Of a far higher class than the private dwellings are many of the places of business recently erected in our great towns. In the new banks, exchanges, insurance offices, &c., many of our most noted architects have produced good results; and if we cannot congratulate ourselves upon much that is being done, we can, at least, say that the new work is an improvement upon the old. In no instance, perhaps, is the advance more to be noted than in the clubhouses and the great warehouses for storing the lighter class of goods. A façade having long lines of windows, in many stories, each story of considerable height, and with only one main entrance doorway, affords the materials, of course, for forming a massive and pleasing effect much as that of the Continental houses above described. And the opportunity has certainly not been lost. Our plan, too, of letting each owner build to a considerable extent according to his own design, results in a more picturesque arrangement of our streets than those of a Continental town, which usually present lines of uninteresting houses, all of much the same design.
As a still further mark of progress we must mention the town-halls and other civic structures at Bradford, Halifax, Leeds, Liverpool, Manchester, Plymouth, Preston, &c., and the local museums and picture galleries, as at Cambridge, Edinburgh, Exeter, Leeds, Liverpool, Oxford, Salisbury, &c. Not only do these great civic building give importance by their magnitude to the towns, but they lead to other works in rivalry or imitation, just as a mediaeval building of note did in olden times, and the goodness of their design is therefore a matter of prime importance. The museums are gradually helping to fill up a void most painfully felt by every stranger in our towns, and will help to preserve many local pieces of antiquity which would otherwise have been lost.
Of a higher class still are the colleges at Edinburgh, Glasgow, London, Manchester (owens), &c., and many of the editions to those of the old universities. In these colleges the number of rooms of varying size, the entrance tower, and the internal quadrangles, allow of picturesque effects, but seldom present any one very grand mass. This has, however, been produced at University College, London, by the central portico (probably the finest in England), which rises high above the rest of the edifice.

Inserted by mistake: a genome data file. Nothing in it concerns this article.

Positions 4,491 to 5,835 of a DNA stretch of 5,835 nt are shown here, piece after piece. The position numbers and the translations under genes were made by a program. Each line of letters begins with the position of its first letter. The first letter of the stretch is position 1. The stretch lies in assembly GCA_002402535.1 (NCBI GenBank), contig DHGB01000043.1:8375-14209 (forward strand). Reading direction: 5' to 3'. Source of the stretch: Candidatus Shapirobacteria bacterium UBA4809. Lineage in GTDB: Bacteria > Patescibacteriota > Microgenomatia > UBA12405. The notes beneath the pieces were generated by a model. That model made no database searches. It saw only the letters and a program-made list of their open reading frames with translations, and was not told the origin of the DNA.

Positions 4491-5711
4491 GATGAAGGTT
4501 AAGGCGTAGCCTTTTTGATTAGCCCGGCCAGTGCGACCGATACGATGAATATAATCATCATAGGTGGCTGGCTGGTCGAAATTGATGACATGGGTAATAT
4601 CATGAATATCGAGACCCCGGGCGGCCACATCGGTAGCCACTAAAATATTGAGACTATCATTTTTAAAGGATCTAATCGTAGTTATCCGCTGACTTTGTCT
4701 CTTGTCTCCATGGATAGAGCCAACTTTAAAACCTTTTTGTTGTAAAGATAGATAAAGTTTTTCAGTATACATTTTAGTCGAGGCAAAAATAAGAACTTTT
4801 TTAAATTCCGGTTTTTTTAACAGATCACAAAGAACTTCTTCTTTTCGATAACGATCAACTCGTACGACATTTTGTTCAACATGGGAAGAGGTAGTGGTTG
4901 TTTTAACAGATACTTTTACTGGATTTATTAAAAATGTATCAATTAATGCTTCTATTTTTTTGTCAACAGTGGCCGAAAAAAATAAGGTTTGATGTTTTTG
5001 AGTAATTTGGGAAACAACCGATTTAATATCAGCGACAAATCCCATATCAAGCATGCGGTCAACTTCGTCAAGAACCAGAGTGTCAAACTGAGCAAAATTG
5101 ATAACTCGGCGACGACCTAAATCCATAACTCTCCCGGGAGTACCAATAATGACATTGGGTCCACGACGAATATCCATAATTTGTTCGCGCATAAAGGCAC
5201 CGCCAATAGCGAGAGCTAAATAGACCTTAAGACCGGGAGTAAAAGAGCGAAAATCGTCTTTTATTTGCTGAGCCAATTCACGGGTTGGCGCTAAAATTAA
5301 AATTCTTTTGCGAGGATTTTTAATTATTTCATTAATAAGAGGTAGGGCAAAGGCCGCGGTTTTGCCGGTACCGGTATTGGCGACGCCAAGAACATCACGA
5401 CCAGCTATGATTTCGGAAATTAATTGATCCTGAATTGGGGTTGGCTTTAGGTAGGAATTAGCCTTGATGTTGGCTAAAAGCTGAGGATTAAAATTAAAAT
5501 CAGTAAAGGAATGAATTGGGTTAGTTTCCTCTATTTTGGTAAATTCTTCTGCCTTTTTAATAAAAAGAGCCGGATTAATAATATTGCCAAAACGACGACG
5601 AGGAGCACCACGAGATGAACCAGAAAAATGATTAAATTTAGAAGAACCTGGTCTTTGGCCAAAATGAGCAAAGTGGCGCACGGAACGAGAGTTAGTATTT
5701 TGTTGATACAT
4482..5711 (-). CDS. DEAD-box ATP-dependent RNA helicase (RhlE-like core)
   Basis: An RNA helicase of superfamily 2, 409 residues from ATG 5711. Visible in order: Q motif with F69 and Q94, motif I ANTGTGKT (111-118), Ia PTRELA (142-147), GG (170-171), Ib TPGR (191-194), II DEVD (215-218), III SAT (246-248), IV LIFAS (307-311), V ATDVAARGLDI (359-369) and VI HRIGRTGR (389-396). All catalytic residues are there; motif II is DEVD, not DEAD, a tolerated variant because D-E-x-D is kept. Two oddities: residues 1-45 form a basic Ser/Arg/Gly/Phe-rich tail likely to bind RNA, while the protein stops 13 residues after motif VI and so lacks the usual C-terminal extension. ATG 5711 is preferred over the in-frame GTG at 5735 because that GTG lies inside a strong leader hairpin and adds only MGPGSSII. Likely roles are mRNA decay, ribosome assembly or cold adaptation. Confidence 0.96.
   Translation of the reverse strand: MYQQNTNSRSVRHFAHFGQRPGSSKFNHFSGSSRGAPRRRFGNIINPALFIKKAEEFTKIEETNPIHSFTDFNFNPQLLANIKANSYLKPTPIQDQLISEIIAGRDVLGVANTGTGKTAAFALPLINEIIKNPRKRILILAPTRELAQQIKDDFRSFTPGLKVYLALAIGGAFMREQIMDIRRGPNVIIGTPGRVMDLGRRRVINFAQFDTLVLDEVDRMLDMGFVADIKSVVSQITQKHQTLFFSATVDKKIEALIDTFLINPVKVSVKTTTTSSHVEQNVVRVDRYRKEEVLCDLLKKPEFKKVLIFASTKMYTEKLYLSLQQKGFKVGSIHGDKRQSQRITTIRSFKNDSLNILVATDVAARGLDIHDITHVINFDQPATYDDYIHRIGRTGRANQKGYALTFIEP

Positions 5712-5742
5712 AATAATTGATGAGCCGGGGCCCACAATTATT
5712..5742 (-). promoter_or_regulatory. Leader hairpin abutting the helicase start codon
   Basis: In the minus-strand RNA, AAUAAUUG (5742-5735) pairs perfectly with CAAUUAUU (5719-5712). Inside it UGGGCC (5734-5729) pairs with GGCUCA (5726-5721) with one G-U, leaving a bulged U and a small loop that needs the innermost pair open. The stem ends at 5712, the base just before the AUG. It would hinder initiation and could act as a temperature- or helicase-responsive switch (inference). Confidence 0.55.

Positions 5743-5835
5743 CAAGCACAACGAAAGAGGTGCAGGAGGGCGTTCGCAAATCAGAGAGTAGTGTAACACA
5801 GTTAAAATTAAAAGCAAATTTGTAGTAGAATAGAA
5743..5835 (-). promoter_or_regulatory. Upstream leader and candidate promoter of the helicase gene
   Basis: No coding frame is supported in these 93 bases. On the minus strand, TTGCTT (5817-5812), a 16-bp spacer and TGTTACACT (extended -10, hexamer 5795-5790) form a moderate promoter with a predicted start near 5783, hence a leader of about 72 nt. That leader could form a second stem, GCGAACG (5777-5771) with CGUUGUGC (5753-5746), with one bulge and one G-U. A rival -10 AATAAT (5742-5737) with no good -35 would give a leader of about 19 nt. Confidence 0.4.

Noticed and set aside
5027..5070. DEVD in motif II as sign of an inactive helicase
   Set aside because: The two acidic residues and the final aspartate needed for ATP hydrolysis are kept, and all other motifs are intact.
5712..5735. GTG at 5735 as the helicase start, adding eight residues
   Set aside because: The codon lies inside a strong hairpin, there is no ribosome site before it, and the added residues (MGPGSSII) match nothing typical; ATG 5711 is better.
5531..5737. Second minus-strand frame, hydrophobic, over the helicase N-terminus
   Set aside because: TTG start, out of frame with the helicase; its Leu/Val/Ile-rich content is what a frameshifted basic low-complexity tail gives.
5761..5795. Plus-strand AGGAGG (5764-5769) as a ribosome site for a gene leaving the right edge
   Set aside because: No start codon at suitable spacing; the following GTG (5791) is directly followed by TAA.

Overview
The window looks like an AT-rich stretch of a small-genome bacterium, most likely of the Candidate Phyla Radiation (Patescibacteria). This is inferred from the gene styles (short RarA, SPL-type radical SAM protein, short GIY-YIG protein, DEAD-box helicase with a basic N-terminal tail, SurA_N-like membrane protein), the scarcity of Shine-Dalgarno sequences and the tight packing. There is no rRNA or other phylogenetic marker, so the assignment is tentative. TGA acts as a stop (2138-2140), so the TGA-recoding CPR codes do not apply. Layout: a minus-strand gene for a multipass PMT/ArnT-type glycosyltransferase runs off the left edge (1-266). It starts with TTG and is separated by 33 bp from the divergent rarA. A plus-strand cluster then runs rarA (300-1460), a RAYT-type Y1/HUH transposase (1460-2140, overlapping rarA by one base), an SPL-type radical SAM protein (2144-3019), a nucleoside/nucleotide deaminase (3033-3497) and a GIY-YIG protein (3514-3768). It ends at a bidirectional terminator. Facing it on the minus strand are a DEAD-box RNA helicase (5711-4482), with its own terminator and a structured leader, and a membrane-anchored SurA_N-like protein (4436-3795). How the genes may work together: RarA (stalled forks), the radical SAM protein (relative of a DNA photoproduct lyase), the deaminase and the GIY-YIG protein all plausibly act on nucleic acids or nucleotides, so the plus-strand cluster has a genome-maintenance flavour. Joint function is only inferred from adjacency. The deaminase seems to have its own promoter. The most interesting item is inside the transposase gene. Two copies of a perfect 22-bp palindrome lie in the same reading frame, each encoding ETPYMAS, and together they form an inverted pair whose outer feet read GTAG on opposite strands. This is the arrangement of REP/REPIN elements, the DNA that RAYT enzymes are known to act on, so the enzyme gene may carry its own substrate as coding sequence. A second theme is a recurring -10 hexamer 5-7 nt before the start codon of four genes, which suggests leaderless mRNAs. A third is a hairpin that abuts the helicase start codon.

In the civic buildings a bolder effect can be produced by their actual requirements, viz., a grand hall of large area and height, with spacious corridors and staircases, and a high clock tower, which seems to furnish the natural complement to such structures. If we have not rivaled Ypres or Louvain, we have at least improved on the wretched civic buildings of the last century.
Larger and grander than any of the above works are the Houses of Parliament in London. However much of the detail may be open to criticism, it must be readily acknowledged that the architect had in his mind, and steadily carried out, the idea of combining the whose into one grand mass, in place of leaving it as a mere series of fronts, as in the Bank of England or Somerset House; and the variously designed steeples and towers culminating in the one grand tower at the royal entrance form the whole into one of the grandest buildings of the age.
Of a class unknown to the last generation are the railway stations, some of the largest edifices of the time, but usually almost hidden by another new class of buildings, viz., the colossal hotels. The stations themselves are in the main mere great vaults of glass on iron ribs, whose curved outlines are disfigured by the iron ties which the safety of a great extent of such roofing requires, and thus the only beauty, viz., the curved form, is to a large extent obscured. It is a fortunate circumstance that this form is the best adapted to the purpose, and when, as in many notable instances, the skill or good taste of the engineer has allowed of the ties being dispensed with, the vast size and lightness of the vault have a very impressive look. The hotels, which is most cases form the frontage of the stations in our country, are, for the most part, worthy of the striking position which they occupy; but they are chiefly by living architects, and so beyond the scope of our criticism. No one, however, can study the way in which most of them are attached to the station buildings which they front without wishing most heartily that the engineer of the one and the architect of the other had worked somewhat more in harmony with each other.